When designing and/or building a chicken coop, making sure that it meets some basic requirements will go a long way toward ensuring your hens' safety and comfort.
Make sure your coop is properly sized. At least 4 square feet per bird is ideal if your chickens can free range during the day. If they are going to be cooped up most or all of the time, go for 10 square feet per bird for a small homestead chicken flock.
Ensure your chicken coop is protected from predators and from rodents. A solid floor, hardware cloth dug in 12 inches deep all around the coop, and hardware cloth over any open areas is key. Also make sure there are no gaps or openings that rodents could get into.
The coop should be easy to clean. Think about mucking out all the used bedding at least several times a year, possibly as often as every few weeks if you have a small coop in a suburban area. Include an easy to clean area - some use a removable, cleanable tray - under the roosting area where most poop accumulates.
Include roosting poles in your chicken coop. Roosting poles are key for laying hens. They should be about two inches wide with rounded edges. You need at least 5 inches of space per bird on the poles. Angle the poles against a wall so that the sides are at an angle, like a ladder leaning against a wall. Multiple poles should be at least 10 inches apart.
Ensure plenty of ventilation but keep them warm, too. You have to strike a balance between allowing air to flow through the coop and the hens getting too chilly. Most people overinsulate and don't have enough air flow through the coop. Their feathers and other hens' bodies keep them fairly toasty when they have roosting poles. You mainly want to ensure that there isn't a lot of wind whistling through the coop. Make sure there is at least one window that you can open. Preferably there are two windows in two different sides of the coop.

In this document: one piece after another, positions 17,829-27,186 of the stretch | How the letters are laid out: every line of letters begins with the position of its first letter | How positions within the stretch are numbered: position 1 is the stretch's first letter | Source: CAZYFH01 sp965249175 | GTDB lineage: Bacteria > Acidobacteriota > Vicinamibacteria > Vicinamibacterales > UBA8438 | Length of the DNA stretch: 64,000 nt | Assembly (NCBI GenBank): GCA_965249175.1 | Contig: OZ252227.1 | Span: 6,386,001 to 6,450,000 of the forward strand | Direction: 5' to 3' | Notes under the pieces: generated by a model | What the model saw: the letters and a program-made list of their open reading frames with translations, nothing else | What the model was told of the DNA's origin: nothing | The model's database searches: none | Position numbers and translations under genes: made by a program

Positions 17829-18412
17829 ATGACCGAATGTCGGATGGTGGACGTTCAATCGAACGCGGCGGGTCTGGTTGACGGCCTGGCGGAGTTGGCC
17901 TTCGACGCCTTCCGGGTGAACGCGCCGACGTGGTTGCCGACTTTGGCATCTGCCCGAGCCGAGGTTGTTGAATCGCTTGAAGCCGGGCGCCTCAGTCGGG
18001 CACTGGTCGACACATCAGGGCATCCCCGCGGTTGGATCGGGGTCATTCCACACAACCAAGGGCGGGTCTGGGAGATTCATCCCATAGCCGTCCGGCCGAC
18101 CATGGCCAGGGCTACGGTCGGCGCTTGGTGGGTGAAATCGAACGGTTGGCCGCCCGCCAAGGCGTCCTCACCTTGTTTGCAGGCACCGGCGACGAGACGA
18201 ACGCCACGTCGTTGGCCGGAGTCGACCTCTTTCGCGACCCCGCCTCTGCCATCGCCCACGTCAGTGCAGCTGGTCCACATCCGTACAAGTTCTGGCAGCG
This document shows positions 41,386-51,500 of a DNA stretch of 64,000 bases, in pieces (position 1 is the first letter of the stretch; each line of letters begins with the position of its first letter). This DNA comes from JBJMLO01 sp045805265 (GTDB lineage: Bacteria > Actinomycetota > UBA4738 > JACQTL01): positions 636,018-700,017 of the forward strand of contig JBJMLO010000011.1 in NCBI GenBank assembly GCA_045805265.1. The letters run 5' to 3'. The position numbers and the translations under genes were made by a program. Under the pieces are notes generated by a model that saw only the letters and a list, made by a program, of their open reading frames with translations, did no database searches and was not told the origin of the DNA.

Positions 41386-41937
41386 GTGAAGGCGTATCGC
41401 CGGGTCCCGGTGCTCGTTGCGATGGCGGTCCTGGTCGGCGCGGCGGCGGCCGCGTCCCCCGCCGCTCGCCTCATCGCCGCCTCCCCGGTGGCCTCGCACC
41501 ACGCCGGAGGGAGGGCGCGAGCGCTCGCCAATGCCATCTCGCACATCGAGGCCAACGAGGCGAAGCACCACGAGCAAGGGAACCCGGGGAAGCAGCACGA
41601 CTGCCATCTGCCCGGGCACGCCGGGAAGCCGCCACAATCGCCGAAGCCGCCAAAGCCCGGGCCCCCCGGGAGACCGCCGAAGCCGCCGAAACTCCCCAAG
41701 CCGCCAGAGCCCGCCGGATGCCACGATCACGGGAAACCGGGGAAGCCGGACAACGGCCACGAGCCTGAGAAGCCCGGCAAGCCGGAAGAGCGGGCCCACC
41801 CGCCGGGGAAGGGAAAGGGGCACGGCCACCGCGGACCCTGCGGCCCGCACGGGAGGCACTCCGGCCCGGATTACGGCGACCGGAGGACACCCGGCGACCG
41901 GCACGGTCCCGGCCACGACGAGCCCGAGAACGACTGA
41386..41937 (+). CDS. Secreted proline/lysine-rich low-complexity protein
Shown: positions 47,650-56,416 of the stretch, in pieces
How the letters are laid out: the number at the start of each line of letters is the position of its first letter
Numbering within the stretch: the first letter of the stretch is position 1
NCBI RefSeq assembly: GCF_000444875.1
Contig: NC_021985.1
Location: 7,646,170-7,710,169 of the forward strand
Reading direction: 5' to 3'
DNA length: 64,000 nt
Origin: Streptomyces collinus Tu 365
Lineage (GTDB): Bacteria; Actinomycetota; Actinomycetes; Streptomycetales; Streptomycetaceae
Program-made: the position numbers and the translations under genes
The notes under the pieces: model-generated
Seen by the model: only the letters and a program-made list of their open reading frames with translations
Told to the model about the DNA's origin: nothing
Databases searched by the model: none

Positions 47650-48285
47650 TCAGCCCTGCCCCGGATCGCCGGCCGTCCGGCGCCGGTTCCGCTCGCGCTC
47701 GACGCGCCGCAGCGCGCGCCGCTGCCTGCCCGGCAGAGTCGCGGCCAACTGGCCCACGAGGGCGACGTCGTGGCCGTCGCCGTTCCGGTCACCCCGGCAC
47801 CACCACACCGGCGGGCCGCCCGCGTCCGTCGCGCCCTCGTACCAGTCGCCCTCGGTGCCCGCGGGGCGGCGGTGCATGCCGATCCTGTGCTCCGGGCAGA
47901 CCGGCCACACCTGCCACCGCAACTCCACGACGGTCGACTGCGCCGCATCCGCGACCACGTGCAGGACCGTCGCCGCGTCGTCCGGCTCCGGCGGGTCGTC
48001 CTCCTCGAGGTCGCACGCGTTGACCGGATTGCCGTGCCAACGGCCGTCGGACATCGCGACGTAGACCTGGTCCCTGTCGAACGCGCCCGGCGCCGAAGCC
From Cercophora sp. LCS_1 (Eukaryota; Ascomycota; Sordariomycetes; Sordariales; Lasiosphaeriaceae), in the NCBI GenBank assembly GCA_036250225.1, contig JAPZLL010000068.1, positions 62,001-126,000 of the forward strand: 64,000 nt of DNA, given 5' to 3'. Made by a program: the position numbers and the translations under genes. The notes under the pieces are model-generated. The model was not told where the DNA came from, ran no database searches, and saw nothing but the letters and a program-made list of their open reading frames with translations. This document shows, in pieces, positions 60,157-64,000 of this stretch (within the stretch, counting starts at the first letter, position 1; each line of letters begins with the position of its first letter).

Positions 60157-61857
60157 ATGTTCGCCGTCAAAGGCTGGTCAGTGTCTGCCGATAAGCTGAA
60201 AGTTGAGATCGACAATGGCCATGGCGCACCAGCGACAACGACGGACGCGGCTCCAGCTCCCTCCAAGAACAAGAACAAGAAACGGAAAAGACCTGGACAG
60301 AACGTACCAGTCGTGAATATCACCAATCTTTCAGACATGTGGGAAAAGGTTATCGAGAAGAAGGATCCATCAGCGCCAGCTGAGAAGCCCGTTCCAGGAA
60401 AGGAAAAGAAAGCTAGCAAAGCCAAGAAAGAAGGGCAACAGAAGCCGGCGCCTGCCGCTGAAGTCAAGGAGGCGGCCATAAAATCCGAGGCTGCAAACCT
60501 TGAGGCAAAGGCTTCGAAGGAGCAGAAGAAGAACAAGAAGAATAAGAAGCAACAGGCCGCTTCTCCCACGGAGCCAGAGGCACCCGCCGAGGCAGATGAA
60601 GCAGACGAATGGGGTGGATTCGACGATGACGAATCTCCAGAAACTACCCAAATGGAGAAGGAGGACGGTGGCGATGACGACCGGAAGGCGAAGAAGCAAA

Make sure there is room for a feeder and waterer. Ideally, you can hang feeders and waterers six to eight inches from the ground. This prevents the chickens from roosting on them and fouling them with droppings, and from kicking them over, sleeping in the feeder, and so on. Easy access here will also help with your daily chicken chores going smoothly.
Build good nest boxes. You'll need one nest box for every four to five hens. They need to be raised off the ground at least a few inches. And they should be in a dark, comfortable corner that isn't where you have to walk past it every day so that the hens feel safe to lay their eggs there.